These commas are very much on the borderline of acceptability and I'd advise against them.
I'm not sure what you mean by "I want to make it clear that the 2nd to (used as a proposition) is only referring to the infinitive".
If what you mean is that "I strive, to get success" is not to be interpreted as meaning "I strive in order to get success", then actually the way to clarify this is to avoid the infinitive and write:
I strive, [thus] getting [or gaining] success.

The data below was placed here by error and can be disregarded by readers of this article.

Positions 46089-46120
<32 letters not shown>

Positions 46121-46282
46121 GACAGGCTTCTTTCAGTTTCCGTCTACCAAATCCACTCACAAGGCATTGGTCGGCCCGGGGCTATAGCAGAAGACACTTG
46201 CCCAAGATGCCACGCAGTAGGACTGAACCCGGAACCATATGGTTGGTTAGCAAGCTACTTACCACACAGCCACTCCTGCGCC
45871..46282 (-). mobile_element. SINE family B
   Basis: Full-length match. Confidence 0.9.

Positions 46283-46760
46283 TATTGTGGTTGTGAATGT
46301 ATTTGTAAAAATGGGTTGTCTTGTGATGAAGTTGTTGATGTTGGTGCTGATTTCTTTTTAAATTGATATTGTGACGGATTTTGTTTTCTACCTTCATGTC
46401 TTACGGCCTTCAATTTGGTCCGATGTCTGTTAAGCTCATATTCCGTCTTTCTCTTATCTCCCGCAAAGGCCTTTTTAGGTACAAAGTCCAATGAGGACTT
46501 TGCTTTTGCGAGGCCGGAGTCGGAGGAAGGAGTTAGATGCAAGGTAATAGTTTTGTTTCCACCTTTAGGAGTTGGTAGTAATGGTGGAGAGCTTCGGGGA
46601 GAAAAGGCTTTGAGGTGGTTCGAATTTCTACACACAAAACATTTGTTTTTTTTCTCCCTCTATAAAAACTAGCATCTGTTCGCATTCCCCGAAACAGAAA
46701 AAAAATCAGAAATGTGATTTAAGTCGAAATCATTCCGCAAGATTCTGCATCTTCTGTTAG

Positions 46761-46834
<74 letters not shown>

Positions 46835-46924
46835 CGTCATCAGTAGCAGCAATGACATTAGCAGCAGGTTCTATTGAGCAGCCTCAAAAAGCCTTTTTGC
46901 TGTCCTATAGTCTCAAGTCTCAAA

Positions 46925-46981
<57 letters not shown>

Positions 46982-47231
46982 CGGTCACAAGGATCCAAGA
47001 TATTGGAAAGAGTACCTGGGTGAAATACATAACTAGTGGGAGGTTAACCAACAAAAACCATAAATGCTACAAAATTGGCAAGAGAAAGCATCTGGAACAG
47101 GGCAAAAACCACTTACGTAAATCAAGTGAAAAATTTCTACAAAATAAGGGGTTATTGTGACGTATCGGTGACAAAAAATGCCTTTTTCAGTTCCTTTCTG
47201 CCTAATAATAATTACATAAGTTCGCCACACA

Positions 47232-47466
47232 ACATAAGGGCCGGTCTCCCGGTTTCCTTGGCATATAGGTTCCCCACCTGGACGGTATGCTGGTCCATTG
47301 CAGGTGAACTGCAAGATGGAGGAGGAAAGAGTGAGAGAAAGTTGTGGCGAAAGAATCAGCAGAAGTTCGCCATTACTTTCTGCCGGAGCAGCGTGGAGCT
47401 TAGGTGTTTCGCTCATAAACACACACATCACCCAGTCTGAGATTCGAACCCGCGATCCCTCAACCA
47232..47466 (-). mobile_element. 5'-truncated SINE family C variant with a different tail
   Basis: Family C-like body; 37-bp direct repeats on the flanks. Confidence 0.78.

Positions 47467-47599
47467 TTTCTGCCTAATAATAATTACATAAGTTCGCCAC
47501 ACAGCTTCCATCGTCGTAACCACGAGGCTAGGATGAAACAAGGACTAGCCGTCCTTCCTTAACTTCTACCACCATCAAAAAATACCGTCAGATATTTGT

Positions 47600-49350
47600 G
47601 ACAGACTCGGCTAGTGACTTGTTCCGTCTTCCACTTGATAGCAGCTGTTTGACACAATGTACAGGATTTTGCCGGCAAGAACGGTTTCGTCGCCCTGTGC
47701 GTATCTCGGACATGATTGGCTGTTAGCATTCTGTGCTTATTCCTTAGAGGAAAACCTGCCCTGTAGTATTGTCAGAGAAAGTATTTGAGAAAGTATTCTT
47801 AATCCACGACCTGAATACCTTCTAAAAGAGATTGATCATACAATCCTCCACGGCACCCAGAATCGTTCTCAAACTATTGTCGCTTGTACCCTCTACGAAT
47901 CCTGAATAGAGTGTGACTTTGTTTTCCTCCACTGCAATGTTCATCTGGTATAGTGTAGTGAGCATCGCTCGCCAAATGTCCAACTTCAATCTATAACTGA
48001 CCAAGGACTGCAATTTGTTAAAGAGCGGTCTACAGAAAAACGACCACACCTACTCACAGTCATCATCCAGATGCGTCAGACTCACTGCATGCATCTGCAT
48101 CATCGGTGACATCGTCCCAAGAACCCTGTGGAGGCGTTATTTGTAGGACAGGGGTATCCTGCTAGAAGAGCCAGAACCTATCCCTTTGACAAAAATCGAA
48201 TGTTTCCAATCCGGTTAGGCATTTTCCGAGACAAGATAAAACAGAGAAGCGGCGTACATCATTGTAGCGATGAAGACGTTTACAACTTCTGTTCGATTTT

The old man with a beer bottle ran, to learn to run without spilling.
If what you mean is that the man didn't run in order to learn to run without spilling, but rather that by (or while) running he learnt to run without spilling, you should say:
The old man with a beer bottle ran, [thus] learning to run without spilling.
It sounds better with "thus" or "thereby" if the learning occurs as an unintentional by-product, or without "thus"/"thereby" if the learning is an intentional by-product.
An apple fell, to adhere to gravity.
If what you mean is, not that the apple fell in order to adhere to gravity (which is an odd thought), but that the apple fell and thereby adhered to gravity, you should say:
An apple fell, [thus] adhering to gravity.